Missouri State Capitol
Patrick Ishmael

The Missouri legislative session ended May 12th, and there are enough storylines of intrigue, failure, and victory to fill a season of Game of Thrones. There was shouting and foot-dragging and name-calling, but by the time the session ended at 6:00 pm last Friday, several substantive reforms had gone to the governor for his signature. Right to Work, the elimination of Project Labor Agreements, minimum wage harmonization, TNC reforms, and the success of Article V convention legislation all qualify as important advancements for the state. That the state has fully funded the formula for K-12 schools also deserves recognition.

The accomplishments of the session still leave Missouri far from where it needs to be. And certainly we would offer our 2017 Blueprint as a baseline for the sorts of reforms our state needs going forward. That menu of reforms includes the elimination of the state's Certificate of Need laws; expansion of school choice through education savings accounts, charter schools, and course access; and substantive transportation and labor reforms to make sure that the state can compete for jobs and capital, whether already in the state or currently outside of it. Alongside the policy, we need procedural reforms in the state Senate where an historic number of bills languished and died; indeed, a filibuster on the last day of session nearly killed the state's minimum wage reforms.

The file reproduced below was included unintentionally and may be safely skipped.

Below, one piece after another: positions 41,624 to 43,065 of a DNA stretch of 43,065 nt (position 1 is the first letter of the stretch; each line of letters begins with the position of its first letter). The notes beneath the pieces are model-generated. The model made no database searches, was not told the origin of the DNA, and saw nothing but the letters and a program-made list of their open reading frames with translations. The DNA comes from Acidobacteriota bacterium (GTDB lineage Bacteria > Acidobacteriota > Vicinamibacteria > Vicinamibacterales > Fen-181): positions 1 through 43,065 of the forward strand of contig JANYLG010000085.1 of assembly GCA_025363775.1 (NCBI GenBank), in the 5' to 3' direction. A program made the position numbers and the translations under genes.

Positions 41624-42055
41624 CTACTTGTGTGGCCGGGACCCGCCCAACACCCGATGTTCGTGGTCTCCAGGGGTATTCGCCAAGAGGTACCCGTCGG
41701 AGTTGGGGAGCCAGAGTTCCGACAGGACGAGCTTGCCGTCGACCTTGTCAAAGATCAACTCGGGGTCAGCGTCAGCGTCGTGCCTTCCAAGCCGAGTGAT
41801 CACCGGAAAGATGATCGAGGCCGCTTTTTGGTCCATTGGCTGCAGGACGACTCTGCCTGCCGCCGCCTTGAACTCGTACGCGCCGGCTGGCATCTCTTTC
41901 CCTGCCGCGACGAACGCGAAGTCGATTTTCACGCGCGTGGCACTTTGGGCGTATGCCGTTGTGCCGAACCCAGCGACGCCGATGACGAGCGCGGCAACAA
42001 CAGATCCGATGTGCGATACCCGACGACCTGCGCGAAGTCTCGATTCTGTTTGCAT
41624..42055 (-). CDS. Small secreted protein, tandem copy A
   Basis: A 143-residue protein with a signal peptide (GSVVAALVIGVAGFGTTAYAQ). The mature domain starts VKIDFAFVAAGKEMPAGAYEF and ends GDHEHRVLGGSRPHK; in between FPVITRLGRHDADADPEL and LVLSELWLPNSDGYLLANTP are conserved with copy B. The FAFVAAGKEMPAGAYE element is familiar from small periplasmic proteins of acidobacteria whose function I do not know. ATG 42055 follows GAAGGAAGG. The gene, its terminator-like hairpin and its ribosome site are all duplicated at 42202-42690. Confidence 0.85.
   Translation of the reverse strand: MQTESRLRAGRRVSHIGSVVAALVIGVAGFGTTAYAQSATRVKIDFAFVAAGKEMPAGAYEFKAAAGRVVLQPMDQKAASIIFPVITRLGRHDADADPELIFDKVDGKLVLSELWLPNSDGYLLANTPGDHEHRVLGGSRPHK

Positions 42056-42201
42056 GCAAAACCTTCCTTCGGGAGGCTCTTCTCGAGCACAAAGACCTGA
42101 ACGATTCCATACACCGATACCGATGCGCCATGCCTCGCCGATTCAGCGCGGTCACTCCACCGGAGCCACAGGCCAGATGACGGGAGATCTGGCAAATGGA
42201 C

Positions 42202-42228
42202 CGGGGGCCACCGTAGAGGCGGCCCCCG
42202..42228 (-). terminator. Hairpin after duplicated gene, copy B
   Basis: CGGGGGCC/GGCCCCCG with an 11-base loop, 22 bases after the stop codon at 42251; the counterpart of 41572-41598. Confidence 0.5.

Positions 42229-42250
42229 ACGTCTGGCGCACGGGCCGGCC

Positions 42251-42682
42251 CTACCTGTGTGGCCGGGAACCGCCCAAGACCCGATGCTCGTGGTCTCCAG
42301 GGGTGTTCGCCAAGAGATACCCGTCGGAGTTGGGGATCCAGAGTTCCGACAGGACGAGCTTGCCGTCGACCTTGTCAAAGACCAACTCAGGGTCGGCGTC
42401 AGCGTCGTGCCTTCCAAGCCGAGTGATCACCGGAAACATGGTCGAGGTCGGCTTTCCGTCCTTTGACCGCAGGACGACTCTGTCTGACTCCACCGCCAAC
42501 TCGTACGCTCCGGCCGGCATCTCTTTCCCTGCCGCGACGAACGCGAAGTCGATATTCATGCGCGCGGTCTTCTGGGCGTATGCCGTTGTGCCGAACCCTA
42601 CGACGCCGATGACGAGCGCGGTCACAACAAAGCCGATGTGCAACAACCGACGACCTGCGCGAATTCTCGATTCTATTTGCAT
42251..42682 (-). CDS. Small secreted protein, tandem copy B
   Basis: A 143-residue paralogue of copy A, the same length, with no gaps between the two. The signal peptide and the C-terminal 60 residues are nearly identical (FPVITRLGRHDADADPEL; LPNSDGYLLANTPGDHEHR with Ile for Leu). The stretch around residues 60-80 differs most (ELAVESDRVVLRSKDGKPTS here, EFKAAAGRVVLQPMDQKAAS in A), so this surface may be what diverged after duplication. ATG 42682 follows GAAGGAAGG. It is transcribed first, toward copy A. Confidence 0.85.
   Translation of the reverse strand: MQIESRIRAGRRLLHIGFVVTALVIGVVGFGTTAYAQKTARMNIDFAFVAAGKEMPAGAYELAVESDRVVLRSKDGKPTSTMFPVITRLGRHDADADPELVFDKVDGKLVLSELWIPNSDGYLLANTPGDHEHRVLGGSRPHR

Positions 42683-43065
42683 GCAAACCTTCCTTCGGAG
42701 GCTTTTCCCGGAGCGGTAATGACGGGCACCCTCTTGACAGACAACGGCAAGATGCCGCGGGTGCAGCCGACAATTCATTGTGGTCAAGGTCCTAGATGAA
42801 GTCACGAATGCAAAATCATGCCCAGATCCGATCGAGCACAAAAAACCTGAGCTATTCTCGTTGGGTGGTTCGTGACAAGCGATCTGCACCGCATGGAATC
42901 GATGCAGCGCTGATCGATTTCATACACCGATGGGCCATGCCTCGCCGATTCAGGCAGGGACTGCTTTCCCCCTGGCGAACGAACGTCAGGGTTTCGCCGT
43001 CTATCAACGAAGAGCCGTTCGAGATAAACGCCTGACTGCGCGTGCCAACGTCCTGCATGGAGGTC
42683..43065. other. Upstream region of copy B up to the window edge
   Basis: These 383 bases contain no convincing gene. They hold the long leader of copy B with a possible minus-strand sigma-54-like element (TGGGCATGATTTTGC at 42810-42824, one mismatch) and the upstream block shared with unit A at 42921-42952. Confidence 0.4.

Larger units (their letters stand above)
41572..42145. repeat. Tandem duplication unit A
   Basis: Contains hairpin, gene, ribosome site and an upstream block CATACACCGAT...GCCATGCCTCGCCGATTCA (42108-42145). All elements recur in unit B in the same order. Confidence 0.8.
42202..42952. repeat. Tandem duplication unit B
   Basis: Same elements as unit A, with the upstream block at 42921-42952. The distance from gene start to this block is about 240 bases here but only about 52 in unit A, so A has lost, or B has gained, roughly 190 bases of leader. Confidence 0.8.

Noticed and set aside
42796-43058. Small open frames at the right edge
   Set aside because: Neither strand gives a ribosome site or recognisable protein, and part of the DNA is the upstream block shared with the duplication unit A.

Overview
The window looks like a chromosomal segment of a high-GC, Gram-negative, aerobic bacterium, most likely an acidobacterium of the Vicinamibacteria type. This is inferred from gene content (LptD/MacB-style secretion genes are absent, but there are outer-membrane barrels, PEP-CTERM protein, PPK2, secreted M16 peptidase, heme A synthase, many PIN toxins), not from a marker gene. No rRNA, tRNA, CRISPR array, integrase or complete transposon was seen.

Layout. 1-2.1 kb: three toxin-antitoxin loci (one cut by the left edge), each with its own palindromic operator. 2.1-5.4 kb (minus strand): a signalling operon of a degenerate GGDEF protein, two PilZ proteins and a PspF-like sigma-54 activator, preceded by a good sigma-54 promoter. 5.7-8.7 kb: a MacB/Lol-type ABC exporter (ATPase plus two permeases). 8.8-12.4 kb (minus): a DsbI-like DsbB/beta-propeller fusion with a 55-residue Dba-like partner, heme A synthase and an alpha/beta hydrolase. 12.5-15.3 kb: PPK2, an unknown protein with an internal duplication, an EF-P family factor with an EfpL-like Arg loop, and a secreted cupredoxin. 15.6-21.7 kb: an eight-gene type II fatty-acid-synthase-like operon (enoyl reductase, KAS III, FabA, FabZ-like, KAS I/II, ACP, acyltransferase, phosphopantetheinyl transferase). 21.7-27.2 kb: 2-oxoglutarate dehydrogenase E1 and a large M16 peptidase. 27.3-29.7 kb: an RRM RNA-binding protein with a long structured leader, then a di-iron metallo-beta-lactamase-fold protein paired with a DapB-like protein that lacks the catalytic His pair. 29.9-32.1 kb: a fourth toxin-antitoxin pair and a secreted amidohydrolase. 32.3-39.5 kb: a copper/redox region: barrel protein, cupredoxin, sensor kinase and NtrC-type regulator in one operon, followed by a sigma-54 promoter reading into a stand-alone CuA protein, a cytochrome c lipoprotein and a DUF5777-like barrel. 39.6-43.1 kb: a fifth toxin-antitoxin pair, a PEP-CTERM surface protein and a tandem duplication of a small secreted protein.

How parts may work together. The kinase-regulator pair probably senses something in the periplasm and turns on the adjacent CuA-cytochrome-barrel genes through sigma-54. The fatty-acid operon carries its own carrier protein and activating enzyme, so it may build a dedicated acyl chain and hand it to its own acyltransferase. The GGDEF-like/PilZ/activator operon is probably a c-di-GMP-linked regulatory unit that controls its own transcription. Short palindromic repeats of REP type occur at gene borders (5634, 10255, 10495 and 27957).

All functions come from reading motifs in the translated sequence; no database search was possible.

Still, there is ample room for optimism. The governor's Committee on Simple, Fair and Low Taxes seems well-positioned to make 2018 the year of serious tax reform. Those reforms should include advancement of an earned income tax credit, the reform of state and local tax incentives, and the reduction of taxes on individuals and businesses in the state. Moreover, the passage of some priorities this year obviously clears space for the passage of other priorities in education, labor, and other areas that didn't make it to home plate as the 2017 session closed.

The key, as some Kansas City Royals fans might put it, is to "keep the line moving." The legislature doesn't have to hit a home run every time it steps up to the policy plate; it just has to keep hitting singles with increasing frequency. And as baseball fans would tell you, if you do those small things right, chances are good that big things will eventually come.

While we would all have loved to see a towering moonshot of a legislative session, the Legislature ultimately hit enough singles to merit a cheer from free marketeers. Missourians had a good inning; we're looking forward to seeing bigger and better things happen in the next one.

About the Author

Patrick Ishmael

Patrick Ishmael is the director of government accountability at the Show-Me Institute.